On This Day In History: August 9

The rush to Atlin Lake as reported in the August 9, 1898 issue of the Daily Alaskan.  

Few endeavors are as exciting still as the placer strikes of Alaska.  However, while we may remember aspects such as location, the riches (or the busts), and the often perilous conditions strikers endured for the chance of a lifetime, smaller yet telling details are often overlooked.

This cheeky article in the Daily Alaskan gives perspective into just that – the business men looking to profit off the strikers by packing up loads of whisky and tobacco, or the man who can’t quite seem to decide whether to take a chance and keeps changing his coat throughout the day as he changes his mind.

DailySkagway_18980809_AtlinLakeGoldStrikeRush

 

“THE MAD RUSH IS NOW OVER.

Few Left To-Day Except Those Unable to Leave Before.

NO DEFINITE NEWS YET.

Beyond What Was Given Last Evening, Which Rumor Tends to Confirm and to Exaggerate.

Packer Feero showed the gold he had dug on Pine creek, Atlin lake, with some amount of pride this morning, and appologized for not thinking of it yesterday.  That sounds very much like millionaire talk.  He was buttonholed by a number of would be millionaires, whose names appeared among the entries for the race to Atlin in last evening’s issue, but who were unable to get away until to-day.

There has come in no news to-day, confirmatory or otherwise of the strike on Atlin lake, but the city is filled with rumors.  The DAILY ALASKAN hoped to have a messenger out this afternoon, with reliable dcetails, but up to the time of going to press nothing had been heard from him.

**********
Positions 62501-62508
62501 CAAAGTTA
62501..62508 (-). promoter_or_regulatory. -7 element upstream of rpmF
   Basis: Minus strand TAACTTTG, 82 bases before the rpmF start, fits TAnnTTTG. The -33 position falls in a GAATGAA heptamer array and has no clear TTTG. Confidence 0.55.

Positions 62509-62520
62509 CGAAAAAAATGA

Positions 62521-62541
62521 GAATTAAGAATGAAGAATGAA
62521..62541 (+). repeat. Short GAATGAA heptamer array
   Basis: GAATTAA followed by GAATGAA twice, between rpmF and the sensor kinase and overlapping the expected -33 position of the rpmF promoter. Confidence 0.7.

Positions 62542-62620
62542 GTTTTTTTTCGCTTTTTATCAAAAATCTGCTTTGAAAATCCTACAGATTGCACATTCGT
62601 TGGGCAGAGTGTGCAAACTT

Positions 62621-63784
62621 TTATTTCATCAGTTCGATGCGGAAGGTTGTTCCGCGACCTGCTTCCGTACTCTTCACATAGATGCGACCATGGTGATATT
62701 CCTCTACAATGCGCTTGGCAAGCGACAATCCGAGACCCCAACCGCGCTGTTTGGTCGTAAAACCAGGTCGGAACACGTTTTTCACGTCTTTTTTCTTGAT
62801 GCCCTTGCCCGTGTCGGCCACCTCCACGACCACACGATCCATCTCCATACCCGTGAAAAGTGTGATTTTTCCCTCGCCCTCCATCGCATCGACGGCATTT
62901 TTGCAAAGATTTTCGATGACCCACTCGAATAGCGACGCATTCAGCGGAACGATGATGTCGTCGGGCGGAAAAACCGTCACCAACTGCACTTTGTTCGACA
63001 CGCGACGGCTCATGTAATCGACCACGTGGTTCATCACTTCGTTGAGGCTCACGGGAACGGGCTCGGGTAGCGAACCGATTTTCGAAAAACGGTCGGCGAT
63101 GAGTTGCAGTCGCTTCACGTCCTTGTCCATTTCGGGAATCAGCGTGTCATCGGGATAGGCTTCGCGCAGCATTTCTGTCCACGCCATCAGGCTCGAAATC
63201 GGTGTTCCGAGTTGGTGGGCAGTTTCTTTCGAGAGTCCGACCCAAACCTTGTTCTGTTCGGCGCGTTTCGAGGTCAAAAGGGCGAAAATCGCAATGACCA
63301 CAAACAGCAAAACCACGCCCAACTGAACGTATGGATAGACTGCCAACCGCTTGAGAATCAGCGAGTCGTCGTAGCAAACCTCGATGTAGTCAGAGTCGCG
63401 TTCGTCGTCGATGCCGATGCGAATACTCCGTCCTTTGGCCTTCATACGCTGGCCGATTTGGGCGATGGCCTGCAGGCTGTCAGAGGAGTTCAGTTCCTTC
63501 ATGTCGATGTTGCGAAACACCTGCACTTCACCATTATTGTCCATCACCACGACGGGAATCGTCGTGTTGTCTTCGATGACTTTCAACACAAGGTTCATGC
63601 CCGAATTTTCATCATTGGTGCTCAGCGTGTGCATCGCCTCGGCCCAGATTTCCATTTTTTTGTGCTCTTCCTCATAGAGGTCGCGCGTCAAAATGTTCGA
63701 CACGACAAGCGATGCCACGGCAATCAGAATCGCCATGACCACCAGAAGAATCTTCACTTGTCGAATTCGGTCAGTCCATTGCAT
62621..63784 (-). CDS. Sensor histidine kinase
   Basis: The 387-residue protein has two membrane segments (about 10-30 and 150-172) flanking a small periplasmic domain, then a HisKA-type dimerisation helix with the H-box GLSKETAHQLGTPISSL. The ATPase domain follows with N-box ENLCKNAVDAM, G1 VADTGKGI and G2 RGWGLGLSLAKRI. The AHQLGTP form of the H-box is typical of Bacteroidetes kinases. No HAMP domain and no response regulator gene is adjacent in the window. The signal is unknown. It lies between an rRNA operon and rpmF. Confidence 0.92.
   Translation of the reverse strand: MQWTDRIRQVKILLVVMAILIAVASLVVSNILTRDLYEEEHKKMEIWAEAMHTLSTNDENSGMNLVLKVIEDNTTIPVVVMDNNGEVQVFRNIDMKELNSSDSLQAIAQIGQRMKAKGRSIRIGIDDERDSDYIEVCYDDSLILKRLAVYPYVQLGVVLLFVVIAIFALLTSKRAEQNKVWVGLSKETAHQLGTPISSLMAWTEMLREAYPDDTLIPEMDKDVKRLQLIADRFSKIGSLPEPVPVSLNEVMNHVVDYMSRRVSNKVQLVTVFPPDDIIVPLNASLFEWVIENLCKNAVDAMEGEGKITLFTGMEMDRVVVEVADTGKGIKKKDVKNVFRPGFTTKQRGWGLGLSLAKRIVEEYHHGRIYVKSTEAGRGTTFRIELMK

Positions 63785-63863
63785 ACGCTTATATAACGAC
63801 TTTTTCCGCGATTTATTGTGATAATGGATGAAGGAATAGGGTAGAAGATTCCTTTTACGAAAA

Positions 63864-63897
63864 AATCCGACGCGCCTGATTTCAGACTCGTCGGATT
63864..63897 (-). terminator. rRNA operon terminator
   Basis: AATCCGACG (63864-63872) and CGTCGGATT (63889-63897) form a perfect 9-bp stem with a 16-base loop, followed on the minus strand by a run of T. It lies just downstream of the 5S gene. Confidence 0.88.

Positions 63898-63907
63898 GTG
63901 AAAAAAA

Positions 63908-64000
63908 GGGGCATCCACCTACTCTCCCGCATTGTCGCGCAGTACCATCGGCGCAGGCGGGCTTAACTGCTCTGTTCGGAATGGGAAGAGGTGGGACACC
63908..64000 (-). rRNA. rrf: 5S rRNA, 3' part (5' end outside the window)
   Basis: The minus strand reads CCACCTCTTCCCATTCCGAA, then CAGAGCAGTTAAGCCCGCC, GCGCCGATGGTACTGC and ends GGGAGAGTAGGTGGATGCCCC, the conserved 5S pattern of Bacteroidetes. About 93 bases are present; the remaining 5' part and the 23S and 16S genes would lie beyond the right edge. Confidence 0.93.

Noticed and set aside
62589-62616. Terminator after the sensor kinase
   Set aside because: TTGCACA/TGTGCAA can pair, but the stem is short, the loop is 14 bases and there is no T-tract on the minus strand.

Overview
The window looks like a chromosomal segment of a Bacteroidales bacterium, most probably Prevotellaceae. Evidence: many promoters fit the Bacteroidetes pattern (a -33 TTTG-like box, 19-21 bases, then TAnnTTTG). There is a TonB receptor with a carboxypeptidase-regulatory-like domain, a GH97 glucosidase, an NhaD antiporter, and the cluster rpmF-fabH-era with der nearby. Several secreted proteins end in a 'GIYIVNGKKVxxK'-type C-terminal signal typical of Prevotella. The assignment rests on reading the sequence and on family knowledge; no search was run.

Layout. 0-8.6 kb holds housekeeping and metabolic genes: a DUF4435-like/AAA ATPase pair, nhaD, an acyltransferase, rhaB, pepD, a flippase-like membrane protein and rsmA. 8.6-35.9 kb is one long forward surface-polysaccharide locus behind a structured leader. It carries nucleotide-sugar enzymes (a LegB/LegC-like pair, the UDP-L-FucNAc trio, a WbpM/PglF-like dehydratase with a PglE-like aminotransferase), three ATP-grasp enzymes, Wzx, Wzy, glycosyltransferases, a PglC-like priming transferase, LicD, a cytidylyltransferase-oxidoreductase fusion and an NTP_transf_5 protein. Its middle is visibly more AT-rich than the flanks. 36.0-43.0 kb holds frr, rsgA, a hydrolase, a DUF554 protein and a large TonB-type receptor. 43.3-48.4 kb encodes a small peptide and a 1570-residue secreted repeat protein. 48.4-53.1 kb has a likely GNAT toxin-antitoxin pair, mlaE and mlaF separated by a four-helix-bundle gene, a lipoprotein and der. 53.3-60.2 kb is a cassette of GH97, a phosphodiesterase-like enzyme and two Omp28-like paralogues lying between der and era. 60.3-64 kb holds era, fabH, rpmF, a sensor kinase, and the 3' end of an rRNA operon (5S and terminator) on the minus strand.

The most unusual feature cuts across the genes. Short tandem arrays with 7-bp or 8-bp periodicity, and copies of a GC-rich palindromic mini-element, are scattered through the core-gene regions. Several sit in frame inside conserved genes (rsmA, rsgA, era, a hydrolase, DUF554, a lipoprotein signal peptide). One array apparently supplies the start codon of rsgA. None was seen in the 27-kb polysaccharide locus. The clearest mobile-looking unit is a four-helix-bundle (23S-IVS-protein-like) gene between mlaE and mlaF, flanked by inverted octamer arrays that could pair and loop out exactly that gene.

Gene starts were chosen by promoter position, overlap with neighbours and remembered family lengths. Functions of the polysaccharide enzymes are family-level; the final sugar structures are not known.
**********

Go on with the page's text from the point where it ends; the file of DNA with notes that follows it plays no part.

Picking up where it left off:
The claim stakers may be said to have gone yesterday.  This was business man’s day.  The schemes for making money were exceedingly plentiful, but it seemed as if impossible to mention a single enterprise that somebody had not already started in with and believed he had a cinch on.  So far as we can learn there were at least seven who each packed in a stock of general merchandise; one man took a supply of whiskey and two others knew they could buy whiskey at Log Cabin or Bennett and save the freight; three cooking stoves were sent out in the wee sma hours of this morning, and one man staked his fortune on one horse and one-hundred and fifty pounds of tobacco and cigars.  Brother Watson is going to have a “pudding.”  He will have his real estate shingle out by the time crowd gets there, and will sell corner lots as fast as he can make change.  Brother Church has gone to, but he took in an empty coal oil can with him, with the ambition to scoot over new territory and fill it with nuggets without bothering to locate anywhere.  He has read books on mining.